(Dr. Stephen Dickerson, advisor)
"A Pneumatically-Powered Motion System for a High-Speed Scanner"
This thesis explains how an accurate motion system for a linear scanner can
be built in a cost-effective manner through the employment of two pneumatic
pistons, two air bearings, and a microcontroller. The design intent of this
motion system is to carry a sensor (the weight of which when combined with the
scanning head does not exceed 0.907 kg (2 lbm)) in a linear motion up to 5 m/s
while exhibiting a repeatability of movement in the directions perpendicular
to the scanning motion of ±2 µm.
This is demonstrated using entirely commercial components. Air bearings are used to support the scanner head, and pneumatic pistons are used to provide controlled back and forth pushes of the scanner head such that the head glides at a constant velocity along the middle 32 cm segment of the 46 cm scanning path. The air gap of the air bearings restrict movement in the direction perpendicular to the scanning velocity to within the desired tolerance, and the speed of the scanner head is controlled using a model predictive control scheme run on a Motorola MC68HC11E9 microcontroller.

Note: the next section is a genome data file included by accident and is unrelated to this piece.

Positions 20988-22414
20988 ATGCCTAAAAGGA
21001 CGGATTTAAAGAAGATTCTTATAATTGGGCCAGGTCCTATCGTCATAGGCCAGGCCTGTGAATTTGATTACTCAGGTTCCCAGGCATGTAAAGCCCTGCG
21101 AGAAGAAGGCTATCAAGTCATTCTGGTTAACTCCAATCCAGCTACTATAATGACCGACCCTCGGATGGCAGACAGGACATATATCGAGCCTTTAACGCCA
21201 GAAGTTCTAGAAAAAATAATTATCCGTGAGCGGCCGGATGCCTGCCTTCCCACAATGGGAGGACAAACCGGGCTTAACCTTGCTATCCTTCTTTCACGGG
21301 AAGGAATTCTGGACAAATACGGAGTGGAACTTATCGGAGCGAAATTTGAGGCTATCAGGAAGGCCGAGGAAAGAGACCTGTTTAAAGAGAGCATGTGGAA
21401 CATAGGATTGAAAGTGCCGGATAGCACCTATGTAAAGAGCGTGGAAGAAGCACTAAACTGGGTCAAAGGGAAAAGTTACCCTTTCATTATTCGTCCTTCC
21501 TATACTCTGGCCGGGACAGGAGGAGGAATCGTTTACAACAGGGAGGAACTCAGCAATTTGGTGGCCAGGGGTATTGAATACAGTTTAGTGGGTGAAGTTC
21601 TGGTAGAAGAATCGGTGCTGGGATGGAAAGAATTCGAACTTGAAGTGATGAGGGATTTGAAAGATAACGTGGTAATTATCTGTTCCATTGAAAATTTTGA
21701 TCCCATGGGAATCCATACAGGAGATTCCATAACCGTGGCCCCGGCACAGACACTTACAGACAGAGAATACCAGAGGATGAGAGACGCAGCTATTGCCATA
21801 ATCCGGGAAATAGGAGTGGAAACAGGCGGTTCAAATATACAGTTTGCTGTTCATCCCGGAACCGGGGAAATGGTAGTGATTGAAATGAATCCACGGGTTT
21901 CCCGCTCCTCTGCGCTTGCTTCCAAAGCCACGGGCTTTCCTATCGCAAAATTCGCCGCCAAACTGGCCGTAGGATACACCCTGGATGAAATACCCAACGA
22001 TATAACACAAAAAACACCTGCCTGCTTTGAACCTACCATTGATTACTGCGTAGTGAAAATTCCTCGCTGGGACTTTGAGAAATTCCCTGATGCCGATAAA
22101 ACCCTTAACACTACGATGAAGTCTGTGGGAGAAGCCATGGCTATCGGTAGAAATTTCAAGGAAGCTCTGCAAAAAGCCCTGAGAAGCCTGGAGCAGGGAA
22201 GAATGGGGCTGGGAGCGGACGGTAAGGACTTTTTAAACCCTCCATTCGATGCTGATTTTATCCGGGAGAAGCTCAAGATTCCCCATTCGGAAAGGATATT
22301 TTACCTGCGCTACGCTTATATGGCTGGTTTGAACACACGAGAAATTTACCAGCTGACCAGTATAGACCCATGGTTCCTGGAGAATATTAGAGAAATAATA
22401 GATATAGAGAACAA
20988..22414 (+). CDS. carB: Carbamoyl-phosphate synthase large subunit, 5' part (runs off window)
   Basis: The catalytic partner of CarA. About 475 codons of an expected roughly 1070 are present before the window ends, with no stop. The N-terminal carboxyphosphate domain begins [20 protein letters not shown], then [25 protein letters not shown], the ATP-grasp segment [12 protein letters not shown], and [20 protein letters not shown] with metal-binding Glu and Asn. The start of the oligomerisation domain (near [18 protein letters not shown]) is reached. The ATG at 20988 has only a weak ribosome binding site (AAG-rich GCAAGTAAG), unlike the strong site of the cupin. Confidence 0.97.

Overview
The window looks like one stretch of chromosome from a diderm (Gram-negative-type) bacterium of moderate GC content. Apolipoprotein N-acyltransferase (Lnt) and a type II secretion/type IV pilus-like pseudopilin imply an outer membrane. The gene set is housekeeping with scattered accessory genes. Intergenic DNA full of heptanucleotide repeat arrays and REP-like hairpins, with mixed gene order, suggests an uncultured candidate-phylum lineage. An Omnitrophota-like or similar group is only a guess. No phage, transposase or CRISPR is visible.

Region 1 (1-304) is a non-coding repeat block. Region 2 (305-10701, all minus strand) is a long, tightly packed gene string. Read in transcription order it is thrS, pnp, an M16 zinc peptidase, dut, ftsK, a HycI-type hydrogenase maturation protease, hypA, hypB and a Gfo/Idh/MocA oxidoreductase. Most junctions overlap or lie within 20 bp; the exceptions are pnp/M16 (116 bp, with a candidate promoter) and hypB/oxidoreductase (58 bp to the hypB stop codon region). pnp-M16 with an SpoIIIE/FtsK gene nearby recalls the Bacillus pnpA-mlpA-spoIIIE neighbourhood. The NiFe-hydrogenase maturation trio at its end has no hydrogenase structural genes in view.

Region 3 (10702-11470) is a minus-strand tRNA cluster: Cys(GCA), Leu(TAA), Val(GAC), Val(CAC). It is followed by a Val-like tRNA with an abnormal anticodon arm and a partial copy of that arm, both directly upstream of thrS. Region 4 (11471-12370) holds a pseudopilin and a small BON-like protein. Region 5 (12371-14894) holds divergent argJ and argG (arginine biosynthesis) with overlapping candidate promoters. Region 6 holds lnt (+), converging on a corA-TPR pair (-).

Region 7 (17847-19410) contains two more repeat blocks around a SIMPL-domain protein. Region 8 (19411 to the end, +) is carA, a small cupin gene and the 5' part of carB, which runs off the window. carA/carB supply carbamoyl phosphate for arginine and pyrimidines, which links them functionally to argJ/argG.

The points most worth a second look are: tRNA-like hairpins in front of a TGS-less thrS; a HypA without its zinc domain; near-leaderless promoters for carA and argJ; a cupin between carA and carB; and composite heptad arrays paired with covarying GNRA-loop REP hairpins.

Engineering analysis is used to show that the technology demonstration can be extended to achieve the scanner objectives.